For Donors: Living-Donor Liver Transplant Guidelines, Process, Benefits, and Risks

Who Can Be An Adult-to-Child Liver Donor?

To donate part of your liver, you must:

  • Be between the ages of 18 and 55.
  • Have a BMI less than or equal to 32.
  • Be in good health with no history of:
    • Liver disease, including cirrhosis and hepatitis B or C.
    • Heart disease.
    • Diabetes.

If you want to help a child on the liver transplant waitlist, contact the UPMC Liver Transplant Program at 833-514-5999.

The Living-Liver Donation Process

The first step in the living-liver donation process is having an evaluation conducted by the UPMC liver transplant team.

This process helps make sure you have a compatible blood type with the child and your liver is functioning normally.

Your assessment will also include:

  • Financial clearance to discuss your health insurance and expenses related to the transplant process.
  • Psychiatric consults to make sure you can handle the physical and emotional changes of liver donation.
  • Blood tests to check for diseases or serious health problems.
  • Imaging tests including an echocardiogram and CT scan of the liver.

What Liver Donors Can Expect During Transplant Surgery

With adult-to-child liver donation, transplant surgeons only need about 25% of your liver based on the child's size. The liver can regenerate, or regrow to its normal size, often within weeks after surgery.

Surgery for living-liver donation requires general anesthesia and takes about five to seven hours.

During surgery, transplant team members will prep the recipient to receive a part of your liver. Once the surgeon removes part of your liver, it will be transported by ambulance to UPMC Children's Hospital of Pittsburgh and transplanted into the child.

Parent Living-Liver Donors

If you're a parent donating part of your liver to your child:

  • Be sure you have a strong support system to help you and your child during recovery.
  • Use our video conference technology to see and speak with your child as you both heal.
  • You must recover fully before you can leave the hospital. This may take up to one week.

Our goal is to return you to your child as quickly and safely as possible.

After Living-Donor Liver Transplant Surgery

Everyone heals at a different rate. Your transplant team will work with you on a custom treatment plan to meet your recovery needs.

When you go home, continue to take it easy. Most people return to work about two months after surgery, depending on the physical demands of their job.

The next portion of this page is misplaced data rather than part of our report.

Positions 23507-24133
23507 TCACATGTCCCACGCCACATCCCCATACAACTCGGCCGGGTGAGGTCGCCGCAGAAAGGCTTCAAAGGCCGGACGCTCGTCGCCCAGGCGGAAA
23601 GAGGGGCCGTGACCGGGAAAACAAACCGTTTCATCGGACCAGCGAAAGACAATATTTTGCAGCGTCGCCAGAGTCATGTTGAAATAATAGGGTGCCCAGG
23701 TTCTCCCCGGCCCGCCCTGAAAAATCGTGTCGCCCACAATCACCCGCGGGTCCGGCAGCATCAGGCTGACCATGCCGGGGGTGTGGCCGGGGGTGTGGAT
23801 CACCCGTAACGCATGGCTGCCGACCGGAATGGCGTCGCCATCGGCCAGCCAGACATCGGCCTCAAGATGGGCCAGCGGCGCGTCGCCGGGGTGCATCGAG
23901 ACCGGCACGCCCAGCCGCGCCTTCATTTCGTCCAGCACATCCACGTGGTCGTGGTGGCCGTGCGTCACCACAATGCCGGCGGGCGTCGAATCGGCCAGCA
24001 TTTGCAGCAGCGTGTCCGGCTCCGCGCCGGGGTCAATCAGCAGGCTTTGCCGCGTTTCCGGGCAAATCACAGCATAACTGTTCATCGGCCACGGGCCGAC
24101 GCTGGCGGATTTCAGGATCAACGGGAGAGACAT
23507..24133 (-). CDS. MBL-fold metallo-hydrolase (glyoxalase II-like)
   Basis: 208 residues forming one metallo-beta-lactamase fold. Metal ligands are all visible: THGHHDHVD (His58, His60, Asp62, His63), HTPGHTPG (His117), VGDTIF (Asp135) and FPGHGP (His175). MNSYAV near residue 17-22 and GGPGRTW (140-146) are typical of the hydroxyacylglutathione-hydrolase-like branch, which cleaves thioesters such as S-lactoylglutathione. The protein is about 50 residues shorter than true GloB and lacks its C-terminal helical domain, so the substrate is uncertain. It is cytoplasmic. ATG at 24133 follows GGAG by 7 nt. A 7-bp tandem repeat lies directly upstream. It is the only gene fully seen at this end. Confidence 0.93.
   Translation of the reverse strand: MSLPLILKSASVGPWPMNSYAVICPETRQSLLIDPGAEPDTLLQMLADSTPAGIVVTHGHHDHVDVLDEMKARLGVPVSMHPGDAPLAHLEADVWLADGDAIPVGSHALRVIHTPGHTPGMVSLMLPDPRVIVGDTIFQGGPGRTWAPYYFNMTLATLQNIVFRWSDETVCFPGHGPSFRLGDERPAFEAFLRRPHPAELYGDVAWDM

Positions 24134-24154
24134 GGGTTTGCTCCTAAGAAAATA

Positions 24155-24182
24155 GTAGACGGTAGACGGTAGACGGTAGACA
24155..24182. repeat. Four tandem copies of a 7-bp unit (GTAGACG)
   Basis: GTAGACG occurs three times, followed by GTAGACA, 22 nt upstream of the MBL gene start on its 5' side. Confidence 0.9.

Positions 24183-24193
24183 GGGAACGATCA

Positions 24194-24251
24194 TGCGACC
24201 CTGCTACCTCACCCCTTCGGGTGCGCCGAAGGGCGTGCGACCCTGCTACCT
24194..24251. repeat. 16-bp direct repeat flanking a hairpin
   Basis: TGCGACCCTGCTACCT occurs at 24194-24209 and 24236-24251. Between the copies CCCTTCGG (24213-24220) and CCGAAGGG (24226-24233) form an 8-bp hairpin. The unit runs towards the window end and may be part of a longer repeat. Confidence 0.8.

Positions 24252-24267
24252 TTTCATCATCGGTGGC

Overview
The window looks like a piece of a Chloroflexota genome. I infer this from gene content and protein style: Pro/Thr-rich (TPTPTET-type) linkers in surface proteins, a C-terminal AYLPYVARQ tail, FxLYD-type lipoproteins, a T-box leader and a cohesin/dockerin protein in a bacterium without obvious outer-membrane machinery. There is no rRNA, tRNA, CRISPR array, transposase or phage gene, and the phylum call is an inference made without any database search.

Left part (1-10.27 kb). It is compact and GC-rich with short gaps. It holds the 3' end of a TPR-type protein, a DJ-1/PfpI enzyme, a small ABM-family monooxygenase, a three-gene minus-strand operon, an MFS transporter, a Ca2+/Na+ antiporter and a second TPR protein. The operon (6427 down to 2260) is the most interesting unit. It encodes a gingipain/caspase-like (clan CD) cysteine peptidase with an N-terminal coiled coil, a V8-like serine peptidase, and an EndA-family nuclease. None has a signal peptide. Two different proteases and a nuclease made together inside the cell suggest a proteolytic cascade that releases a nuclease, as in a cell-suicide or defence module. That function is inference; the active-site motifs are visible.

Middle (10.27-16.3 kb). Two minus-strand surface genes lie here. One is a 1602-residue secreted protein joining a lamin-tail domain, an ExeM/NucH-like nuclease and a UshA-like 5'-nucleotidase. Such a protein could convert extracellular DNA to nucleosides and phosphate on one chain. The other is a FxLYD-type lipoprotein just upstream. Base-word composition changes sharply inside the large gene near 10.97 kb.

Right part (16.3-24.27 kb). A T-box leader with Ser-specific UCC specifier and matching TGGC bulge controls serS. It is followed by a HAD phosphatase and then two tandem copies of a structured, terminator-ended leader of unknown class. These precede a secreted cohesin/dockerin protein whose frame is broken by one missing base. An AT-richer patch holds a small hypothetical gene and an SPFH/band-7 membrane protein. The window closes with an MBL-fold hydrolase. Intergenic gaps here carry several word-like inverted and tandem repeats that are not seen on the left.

You'll also have routine follow-up appointments at about six months, one year, and two years after surgery.

Living Adult-to-Child Liver Donation Benefits

There are many benefits to living donation. Living donors can:

  • Feel good knowing they saved the life of a child with end-stage liver disease.
  • Help improve long-term outcomes because they gave a child part of their healthy liver.
  • Increase the number of organs available for other children on the liver transplant waiting list.

Living-Donor Liver Transplant Risks

Like any surgery, living donation does pose some risks. Complications requiring further surgery or ongoing treatment are rare, but can happen.

Possible risks of living-donor liver transplant surgery may include:

  • Bile leakage. This occurs in a small subset of liver donors and most often resolves on its own.
  • Infection. Some liver donors may get an infection at the site of surgery. If this happens, our transplant team will treat your infection and monitor you until fully healed.
  • Organ damage or other problems. Liver donation can cause organ damage, heart problems, blood clots, or stroke.

Info and Support for Liver Donors

At UPMC, our goal is to make sure you and the child understand what's happening each step of the way.

At the hospital, you'll have access to:

  • A range of resources about adult-to-child liver donor surgery.
  • Guidance from our transplant coordinators, social workers, and other liver transplant team members.
  • Counselors and chaplains to help you through the emotional and social aspects of donation.

Housing and Financial Resources

  • Ronald McDonald House offers lodging to families traveling to Pittsburgh for their child's care.
  • PassportCare helps those coming to Pittsburgh from outside of the U.S. We can help arrange transportation, lodging, translation, and other services to meet your needs during your time with us.
  • National Living-Donor Assistance Center helps cover additional costs related to organ donation. Although donors don't have to pay for surgery or testing, you may need to pay for lodging and any follow-up medical care.

Learn More About Living-Donor Liver Transplant

Contact UPMC About Living-Donor Liver Transplant

To learn more about donating your liver to a child, contact the UPMC Liver Transplant Program. Call 833-514-5999, Monday through Friday, from 8 a.m. to 5 p.m.

Or sign up to be a living donor.